Three years ago Apple released the first iPhone, and mobile advertising will never be the same. The Apple orchard has continued to grow its’ market share of the smart phone niche and now owns roughly, 28% according to Nielsen survey.
Last week the Apple iPhone 4 went on sale with analysts projecting 1 million to 1.5 million units would be sold in the first three days, compared with 1 million during last years launch of the 3GS. The Apple faithful that were upgrading their device represented 77% of the iPhone 4 sales.
Advertisers are aware of this growth, are anxious to tap into these markets and get their content into these smartphones. Just one problem – Apple’s strict control of the applications (apps); these apps will be the vehicle for advertisers to reach this valuable market of tech-savy leading-edge gadget buying consumers.
Apple has truly gotten everyone’s attention, including the U.S. Federal Trade Commission, which will investigate whether Apple Inc.’s practices are harming their competition. Wow, in just three short years, Apple has enraged the folks at Adobe over its choice to ban Flash video technology in favor of the HTML5 standard. Google has also complained about being shutout of the market place for presenting ads inside the iPhone, due to restrictions placed on the developers of the highly prized apps running on their devices. AdMob’s founder and now Google vice president Omar Hamoui said in a blog post, “if enforced as written, would prohibit app developers from using AdMob and Google’s advertising solutions on the iPhone.” He added Apple’s rules “hurt both large and small developers by severely limiting their choice of how best to make money.” These conflicts reinforce the fact that mobile advertising represents a huge potential market worth fighting for.
How this will all play out remains to be seen, but one thing we can agree upon is that it is worth monitoring. Keep your eye on the news out of the MicroSoft camp and their recently released mobile operating system. How will Yahoo place it’s content on these smartphones? Does Yahoo CEO Carol Bartz have a plan of attack via a deal with Nokia to provide email and chat services? I’m sure the next three years will bring more excitement and opportunities for savy internet marketing professionals, and the entrepreneurs mining these channels.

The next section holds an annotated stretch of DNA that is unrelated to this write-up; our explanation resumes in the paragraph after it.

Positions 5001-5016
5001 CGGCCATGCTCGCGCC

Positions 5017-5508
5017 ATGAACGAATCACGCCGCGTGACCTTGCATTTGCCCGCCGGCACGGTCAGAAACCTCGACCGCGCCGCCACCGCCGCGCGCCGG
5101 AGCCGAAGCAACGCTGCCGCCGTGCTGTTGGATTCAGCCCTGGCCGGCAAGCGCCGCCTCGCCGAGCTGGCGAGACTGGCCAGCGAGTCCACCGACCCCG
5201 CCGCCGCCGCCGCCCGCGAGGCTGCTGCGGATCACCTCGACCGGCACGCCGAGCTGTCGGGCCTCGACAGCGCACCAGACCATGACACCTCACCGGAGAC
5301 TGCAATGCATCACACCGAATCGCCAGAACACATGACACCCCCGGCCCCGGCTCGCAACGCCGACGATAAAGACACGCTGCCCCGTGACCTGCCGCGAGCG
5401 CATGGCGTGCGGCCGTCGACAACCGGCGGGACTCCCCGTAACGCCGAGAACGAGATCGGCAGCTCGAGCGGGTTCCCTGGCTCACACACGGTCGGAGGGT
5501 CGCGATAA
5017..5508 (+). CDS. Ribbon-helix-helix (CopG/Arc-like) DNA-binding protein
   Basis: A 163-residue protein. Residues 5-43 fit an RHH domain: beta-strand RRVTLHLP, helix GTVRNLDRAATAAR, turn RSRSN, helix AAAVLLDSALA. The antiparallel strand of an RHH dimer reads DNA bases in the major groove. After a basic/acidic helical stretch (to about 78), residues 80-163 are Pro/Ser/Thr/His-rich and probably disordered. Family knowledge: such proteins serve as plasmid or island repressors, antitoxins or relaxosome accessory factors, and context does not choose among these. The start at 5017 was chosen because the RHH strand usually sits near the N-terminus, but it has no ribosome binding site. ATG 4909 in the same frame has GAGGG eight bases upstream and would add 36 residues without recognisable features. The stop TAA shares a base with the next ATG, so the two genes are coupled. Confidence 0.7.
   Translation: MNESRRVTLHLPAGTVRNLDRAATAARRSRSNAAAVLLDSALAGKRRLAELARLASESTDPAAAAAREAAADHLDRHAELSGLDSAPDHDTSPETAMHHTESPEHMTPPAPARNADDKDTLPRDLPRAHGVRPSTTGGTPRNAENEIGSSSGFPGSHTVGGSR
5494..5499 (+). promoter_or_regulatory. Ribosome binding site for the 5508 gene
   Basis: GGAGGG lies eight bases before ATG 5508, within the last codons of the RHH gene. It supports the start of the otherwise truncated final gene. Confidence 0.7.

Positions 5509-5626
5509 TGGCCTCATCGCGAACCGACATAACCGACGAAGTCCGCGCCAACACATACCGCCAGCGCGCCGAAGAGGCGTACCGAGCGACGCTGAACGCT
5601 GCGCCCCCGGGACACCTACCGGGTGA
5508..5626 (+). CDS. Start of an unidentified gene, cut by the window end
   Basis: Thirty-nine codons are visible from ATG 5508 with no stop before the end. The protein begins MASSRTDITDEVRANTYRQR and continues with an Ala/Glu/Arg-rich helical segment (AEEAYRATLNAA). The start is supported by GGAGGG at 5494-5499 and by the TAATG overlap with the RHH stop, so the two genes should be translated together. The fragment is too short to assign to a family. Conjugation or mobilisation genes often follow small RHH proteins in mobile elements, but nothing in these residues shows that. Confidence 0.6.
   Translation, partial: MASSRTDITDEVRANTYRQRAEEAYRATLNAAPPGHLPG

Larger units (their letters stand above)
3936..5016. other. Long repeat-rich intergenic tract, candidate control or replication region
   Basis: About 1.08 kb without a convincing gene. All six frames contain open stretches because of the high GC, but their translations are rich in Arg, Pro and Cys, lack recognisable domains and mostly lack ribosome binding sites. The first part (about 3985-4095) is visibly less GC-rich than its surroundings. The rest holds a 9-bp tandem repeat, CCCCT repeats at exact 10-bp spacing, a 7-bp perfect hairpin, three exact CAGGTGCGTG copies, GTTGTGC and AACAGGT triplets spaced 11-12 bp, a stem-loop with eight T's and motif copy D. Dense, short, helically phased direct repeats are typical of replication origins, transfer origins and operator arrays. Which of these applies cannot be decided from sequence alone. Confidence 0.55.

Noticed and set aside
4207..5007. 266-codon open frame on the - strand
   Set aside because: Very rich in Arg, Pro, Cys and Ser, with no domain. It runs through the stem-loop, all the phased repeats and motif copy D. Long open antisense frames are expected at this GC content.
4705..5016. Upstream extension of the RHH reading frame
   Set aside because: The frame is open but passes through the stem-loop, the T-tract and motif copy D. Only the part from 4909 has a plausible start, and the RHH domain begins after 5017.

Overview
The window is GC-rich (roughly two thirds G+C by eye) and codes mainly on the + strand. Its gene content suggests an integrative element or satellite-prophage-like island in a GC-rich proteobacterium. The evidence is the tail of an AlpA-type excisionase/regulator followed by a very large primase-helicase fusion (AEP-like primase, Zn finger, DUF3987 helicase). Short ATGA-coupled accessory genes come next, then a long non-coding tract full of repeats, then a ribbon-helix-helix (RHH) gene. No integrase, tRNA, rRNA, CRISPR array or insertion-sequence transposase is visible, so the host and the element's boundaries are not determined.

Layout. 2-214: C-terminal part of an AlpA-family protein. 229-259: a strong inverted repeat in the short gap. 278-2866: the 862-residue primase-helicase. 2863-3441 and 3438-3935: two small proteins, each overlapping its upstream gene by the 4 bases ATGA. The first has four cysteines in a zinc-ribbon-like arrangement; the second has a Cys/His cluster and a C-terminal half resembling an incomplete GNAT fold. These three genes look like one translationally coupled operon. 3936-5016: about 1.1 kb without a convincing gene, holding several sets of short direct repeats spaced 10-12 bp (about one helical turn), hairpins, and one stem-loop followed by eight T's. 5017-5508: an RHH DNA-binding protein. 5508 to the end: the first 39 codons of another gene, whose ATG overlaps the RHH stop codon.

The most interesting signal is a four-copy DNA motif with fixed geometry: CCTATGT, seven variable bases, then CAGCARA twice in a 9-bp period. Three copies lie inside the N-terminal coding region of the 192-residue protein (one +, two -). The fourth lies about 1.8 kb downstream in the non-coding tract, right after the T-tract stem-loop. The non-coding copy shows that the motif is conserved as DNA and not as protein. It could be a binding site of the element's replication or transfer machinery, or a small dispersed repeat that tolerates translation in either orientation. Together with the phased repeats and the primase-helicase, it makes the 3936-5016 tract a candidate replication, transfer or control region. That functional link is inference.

There is no doubt that mobile phones, particularly smartphones, are becoming more popular. According to IDC, sales of smartphones grew 56.7 percent in the first quarter of this year, far exceeding the growth of the overall mobile market, which grew by 21.7 percent.
As the mobile market continues to grow, marketers are presented with greater opportunities to reach customers. When considering mobile marketing opportunities for your business, there are few things to take into consideration.
First, think about what the goals of your mobile marketing initiatives will be. Will someone using a mobile device be interested in what you have to offer, and more importantly, will they be able to complete the desired action? For instance, if you are a locksmith or are selling ring tones, there could certainly be opportunities for you to have a mobile presence. However, if you offer something that has an in depth conversion process, such as a form with multiple steps, mobile may be a bit more difficult to justify.
If you have decided that a mobile strategy is appropriate for your business, be sure to set your mobile campaigns separately from your other campaigns. This way you can have targeting flexibility and can tailor the message, and possibly the landing page, specifically to mobile users. You can even select which types of mobile carriers and/or devices where you want your ads to appear. For instance, a marketer selling only iPhone accessories my not wish to have their ads appear on Blackberry devices. Keep in mind that the iPad, while not a phone, can be targeted separately as a mobile device.